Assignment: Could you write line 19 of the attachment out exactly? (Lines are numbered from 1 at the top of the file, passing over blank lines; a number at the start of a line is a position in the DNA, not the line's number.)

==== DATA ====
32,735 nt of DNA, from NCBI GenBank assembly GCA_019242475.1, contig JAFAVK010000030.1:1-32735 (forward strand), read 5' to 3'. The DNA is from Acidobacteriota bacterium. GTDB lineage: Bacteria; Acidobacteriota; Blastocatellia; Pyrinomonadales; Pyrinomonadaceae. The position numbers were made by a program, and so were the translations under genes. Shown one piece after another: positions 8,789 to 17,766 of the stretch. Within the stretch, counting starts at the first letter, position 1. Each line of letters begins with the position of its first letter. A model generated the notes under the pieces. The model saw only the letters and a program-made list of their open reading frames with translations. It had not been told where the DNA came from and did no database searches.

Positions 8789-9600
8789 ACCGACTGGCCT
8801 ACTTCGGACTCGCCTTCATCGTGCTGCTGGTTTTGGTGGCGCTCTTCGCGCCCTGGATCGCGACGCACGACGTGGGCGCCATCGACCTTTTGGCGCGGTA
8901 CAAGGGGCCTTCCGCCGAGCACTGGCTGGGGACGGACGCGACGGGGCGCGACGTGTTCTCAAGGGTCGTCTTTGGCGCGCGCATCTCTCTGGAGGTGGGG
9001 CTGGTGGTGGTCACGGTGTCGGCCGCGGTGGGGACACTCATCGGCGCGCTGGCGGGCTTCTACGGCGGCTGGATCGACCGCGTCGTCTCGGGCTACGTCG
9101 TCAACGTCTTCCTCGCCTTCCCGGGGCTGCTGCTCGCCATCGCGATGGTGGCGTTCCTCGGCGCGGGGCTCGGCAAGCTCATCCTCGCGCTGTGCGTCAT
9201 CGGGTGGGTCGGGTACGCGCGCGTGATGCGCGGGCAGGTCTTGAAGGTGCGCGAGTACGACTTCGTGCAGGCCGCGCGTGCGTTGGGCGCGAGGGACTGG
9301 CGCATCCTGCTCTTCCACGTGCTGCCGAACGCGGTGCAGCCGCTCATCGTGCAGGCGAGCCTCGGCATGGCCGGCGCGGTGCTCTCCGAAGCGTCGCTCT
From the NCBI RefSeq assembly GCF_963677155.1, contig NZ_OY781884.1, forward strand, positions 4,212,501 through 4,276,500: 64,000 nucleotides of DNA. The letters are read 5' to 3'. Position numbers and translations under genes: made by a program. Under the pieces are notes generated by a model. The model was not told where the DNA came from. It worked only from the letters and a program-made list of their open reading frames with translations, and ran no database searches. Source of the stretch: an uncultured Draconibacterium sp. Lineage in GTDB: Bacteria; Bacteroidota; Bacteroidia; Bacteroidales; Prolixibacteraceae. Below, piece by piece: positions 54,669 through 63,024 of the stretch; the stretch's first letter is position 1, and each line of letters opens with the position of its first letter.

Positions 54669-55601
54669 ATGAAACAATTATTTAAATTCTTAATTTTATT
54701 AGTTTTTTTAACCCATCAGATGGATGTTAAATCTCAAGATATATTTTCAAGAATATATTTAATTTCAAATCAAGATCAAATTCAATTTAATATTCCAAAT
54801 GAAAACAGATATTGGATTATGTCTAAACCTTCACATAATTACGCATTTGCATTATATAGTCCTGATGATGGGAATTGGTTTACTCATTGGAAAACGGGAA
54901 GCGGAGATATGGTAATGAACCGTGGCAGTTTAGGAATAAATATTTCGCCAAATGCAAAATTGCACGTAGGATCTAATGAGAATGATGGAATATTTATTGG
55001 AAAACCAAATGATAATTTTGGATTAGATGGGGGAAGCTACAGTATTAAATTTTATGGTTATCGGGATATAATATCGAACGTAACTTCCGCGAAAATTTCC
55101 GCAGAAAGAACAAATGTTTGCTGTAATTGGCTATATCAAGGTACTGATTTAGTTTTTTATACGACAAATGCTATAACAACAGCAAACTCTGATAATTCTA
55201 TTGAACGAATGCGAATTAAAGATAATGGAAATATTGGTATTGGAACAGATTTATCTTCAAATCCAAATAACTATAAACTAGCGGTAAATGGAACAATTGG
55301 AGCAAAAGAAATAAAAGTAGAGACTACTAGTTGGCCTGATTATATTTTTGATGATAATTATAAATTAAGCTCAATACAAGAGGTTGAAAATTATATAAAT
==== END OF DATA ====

55301 AGCAAAAGAAATAAAAGTAGAGACTACTAGTTGGCCTGATTATATTTTTGATGATAATTATAAATTAAGCTCAATACAAGAGGTTGAAAATTATATAAAT